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Tuesday, August 24, 2004


Back in November of 03 – about 500 American, and God knows how many Iraqi deaths ago – it became apparent enough that the occupation was being botched that the ardent pro-war party started throwing around analogies. The one that was particularly beloved was to Germany. Somehow, you don’t hear a lot of comparisons of occupied Germany to occupied Iraq nowadays. Even the rabidly gullible have given that analogy up. At the time (Nov. 13), LI wrote:

There’s a pernicious meme that emerged at the end of the �hostilities� in Iraq. The meme was that occupying Iraq would be much like occupying Germany or Japan at the end of World War II. Now, the elements of the likeness, here, were broadly two: The U.S. invaded another country. The U.S. occupied that country. This is about as far as we could go with that analogy. Not only is this a different country, with a very different history. Not only did the occupation of Germany and Japan take place in the face of the Soviet Union’s own occupation of what became East Germany, and of Eastern Europe. But the U.S. of that time was a much different place, too. It was coming out of a Great Depression and the incredible mounting of a war effort that overshadowed anything the U.S. government had ever done before. Etc.”

Our problem with the analogy was both with the logical form of it – as guides to the future, analogies from the past have to be examined pretty skeptically – and with the content of it – Iraq was like neither Nazi Germany or Imperial Japan. We noted that the differences – for instance, in the scale of destruction visited upon Germany and Japan, in contrast to that visited upon Iraq – pretty much vitiated the extrapolations we could make from the former occupations.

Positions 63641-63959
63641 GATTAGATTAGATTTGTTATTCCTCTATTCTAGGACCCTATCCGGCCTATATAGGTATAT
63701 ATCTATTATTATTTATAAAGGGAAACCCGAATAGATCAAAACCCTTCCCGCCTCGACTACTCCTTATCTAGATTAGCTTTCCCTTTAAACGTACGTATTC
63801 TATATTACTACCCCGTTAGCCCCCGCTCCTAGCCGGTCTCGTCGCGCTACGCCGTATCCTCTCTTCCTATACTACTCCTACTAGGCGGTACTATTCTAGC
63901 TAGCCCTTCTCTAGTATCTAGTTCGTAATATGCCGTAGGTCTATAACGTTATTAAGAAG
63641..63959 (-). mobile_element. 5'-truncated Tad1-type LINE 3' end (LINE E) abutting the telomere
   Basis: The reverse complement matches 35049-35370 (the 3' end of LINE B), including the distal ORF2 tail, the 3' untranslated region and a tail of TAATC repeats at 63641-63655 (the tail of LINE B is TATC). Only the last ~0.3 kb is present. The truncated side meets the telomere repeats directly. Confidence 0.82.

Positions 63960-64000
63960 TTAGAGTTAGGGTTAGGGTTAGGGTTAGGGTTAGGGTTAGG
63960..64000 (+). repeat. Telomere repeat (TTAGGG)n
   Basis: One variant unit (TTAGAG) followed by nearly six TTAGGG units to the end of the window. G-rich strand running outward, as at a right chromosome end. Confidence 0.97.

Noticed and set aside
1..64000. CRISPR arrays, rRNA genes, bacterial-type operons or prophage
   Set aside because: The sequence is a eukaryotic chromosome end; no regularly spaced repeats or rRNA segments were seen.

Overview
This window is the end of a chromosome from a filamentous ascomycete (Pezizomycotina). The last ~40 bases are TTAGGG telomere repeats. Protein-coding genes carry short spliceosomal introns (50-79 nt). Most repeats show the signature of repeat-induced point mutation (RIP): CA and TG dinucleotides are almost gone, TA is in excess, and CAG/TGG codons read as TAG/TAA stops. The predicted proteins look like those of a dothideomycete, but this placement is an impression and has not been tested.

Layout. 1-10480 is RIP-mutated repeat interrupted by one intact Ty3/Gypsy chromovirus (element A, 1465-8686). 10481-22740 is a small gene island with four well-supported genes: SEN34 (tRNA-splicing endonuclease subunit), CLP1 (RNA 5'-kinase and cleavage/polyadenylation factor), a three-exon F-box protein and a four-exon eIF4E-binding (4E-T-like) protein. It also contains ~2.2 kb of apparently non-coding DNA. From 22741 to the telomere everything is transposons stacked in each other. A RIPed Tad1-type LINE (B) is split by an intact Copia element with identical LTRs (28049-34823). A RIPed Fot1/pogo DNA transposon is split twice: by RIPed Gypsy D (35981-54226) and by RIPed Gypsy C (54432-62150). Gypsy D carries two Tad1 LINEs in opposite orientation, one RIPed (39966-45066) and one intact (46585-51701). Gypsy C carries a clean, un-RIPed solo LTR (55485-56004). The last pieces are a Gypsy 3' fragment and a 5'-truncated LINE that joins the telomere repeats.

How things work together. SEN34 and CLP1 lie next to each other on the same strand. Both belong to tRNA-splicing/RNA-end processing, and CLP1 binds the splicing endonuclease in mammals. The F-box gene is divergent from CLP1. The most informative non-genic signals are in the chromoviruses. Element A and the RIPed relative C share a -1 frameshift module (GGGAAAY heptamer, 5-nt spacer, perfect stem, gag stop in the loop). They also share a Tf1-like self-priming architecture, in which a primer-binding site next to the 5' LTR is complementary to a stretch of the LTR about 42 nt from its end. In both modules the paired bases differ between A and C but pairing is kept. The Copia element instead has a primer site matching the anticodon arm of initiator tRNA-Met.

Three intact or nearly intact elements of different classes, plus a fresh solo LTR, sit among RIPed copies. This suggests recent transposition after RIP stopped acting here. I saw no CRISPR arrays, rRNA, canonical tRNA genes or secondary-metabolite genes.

We are happy to note that an article in the Summer issue of International Security bears out our point. “Occupational Hazards: Why Military Occupations Succeed or Fail,” by David M. Edelstein, presents a study of occupations that begins, well, as if Edelstein were reading LI:
“When Gen. Eric Shinseki, chief of staff of the U.S. Army, testified in February 2003 that an occupation of Iraq would require "something on the order of several hundred thousand troops," officials within George W. Bush's administration promptly disagreed.1 Within two days, Secretary of Defense Donald Rumsfeld declared, "It's not logical to me that it would take as many forces following the conflict as it would to win the war"; Deputy Secretary of Defense Paul Wolfowitz characterized Shinseki's estimate as "wildly off the mark."2 More than a year after the occupation of Iraq began, the debate continues over the requirements and prospects for long-term success.3 History, however, does not bode well for this occupation. Despite the relatively successful military occupations of Germany and Japan after World War II, careful examination indicates that unusual geopolitical circumstances were the keys to success in those two cases, and historically military occupations fail more often than they succeed.”